Politically, socially and technologically the world is in the midst of its most turbulent period ever. This turbulence is impacting where investment in sport is coming from, how sport content is created and distributed, and is changing the dynamics of the relationships between an athlete*, his sponsors and his fans.
According to industry experts, Nielsen Sports, global sponsorship spend will reach over US$62 billion in 2017 and global media rights spend is expected to hit US$45 billion. These are astronomical numbers. Individual athletes need to know their place in this vast market otherwise the chance to capitalise on commercial opportunities will be lost.
Several key trends have emerged over the past five years, both globally and in South Africa, which will (not can) have a direct impact on an individual athlete’s ability to attract personal sponsorships and captivate fans. These are the three most notable trends:
- We live in an era where social media has given everyone the ability to be a broadcaster. Intellectual property has therefore never been more prized or valuable. Athletes are now their own media owners – from dedicated apps to YouTube channels. In America, so-called digital publishing is huge. The most popular digital publishing platform is “Uninterrupted”. It allows athletes to connect with their fans on a much deeper level, with insight and content not fit for other social media. Fans get a unique perspective that brings them closer than ever to the athletes they care about. Crucially, it gives the athlete more direct control over his intellectual property. For sponsors it’s a dream because they can be part of the conversation between athlete and fan without intruding – a case of three’s company and not a crowd.
- Over the last decade, research worldwide has shown that the behaviour of the fan population is changing. The most significant change is that fans are intensely interested in fewer things, but generally interested in more things. Put another way, fans’ attention spans are shrinking. It means that naturally longer sports (e.g. Test cricket, golf tournaments and five-set tennis matches) are under threat. Format tweaking becomes important and T20 cricket is already a prime example of this. But indications are that T20 cricket alone will not be enough and increasingly fans and sponsors will be looking for other versions of the game. Fortunately cricket is a multi-disciplined sport and offers many opportunities for variation. A player and an innovative sponsor can create a unique event that can capture the attention of fans – even if only for a while.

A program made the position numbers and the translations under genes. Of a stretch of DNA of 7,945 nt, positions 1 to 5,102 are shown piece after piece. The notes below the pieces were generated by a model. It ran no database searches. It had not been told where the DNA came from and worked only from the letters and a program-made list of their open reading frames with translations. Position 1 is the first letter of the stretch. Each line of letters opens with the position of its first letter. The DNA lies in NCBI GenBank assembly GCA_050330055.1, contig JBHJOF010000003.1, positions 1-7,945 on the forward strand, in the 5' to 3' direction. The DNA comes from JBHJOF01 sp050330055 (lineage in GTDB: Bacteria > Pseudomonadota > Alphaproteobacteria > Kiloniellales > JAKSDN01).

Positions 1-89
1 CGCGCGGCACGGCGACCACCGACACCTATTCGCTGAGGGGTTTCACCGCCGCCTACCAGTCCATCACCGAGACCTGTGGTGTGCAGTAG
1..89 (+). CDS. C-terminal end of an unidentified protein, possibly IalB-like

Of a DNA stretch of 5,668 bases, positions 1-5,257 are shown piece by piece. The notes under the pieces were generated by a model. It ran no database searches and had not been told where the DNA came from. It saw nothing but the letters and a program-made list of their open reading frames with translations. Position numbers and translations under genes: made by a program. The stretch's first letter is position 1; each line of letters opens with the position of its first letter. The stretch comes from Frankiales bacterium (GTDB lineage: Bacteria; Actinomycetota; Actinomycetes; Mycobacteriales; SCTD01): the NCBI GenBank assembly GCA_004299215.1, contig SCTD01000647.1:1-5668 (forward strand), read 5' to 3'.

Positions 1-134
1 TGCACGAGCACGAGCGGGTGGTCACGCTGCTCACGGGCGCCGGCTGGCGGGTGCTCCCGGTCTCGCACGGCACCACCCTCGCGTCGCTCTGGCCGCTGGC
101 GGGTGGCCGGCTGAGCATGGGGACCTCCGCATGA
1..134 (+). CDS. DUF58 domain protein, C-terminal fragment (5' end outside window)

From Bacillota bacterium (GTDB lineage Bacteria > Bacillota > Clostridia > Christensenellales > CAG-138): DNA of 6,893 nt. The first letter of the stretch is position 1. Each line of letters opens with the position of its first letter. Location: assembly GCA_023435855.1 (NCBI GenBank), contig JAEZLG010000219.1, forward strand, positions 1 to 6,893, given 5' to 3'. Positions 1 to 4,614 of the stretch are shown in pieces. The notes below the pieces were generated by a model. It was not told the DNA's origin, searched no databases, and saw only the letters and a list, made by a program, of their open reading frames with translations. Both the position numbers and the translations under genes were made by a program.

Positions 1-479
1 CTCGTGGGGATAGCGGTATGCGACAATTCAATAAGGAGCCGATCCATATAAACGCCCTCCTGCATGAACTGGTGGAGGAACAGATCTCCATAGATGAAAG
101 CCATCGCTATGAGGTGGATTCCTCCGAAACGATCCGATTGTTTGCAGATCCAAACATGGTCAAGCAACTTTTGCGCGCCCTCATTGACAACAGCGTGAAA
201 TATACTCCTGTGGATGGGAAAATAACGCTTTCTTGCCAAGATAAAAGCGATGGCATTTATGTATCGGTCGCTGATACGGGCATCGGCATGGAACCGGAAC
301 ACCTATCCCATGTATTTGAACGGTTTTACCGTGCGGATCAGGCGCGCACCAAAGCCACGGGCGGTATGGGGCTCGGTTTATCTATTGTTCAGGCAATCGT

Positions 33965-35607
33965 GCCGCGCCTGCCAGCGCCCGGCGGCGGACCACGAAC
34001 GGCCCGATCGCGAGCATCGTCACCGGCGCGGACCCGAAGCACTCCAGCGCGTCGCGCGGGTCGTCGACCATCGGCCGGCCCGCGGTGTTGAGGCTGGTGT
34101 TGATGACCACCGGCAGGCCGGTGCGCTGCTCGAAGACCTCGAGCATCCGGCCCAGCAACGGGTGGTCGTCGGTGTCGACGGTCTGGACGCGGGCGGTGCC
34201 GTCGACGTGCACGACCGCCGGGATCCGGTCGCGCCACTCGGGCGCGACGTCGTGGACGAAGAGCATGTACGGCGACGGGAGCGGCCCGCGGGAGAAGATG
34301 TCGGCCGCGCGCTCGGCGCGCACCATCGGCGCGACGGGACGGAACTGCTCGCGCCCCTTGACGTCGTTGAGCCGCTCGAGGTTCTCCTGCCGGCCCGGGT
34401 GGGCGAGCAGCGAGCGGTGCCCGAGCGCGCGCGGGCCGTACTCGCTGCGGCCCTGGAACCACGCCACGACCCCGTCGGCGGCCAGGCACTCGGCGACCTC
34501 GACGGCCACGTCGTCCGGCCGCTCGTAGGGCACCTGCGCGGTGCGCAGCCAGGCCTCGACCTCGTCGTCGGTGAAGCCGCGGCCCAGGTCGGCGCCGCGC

- As the world continues to be disjointed and inequalities persist, social responsibility is becoming more prevalent and impactful. Once again worldwide research has shown that people want to see brands and high profile public figures (like international athletes) adopt a position on societal issues and show how they are making a positive difference. Athletes and their sponsors have a unique opportunity to build corporate social responsibility components into their partnerships. At the same time, athletes and their sponsors will as a matter of course also be expected to show they are strong on anti-doping, match-fixing and exemplary public behaviour (in the wake of the scandals of the likes of Tiger Woods, Oscar Pistorius and Ryan Lochte).
The days of the athlete wearing a sponsor-branded shirt and appearing in a couple of golf days are gone. But in many ways the new commercial trends offer exciting opportunities for a new era in the relationship between an athlete, his sponsors and his fans.
(* In the context of the article, “athlete” means any professional sportsman or –woman.)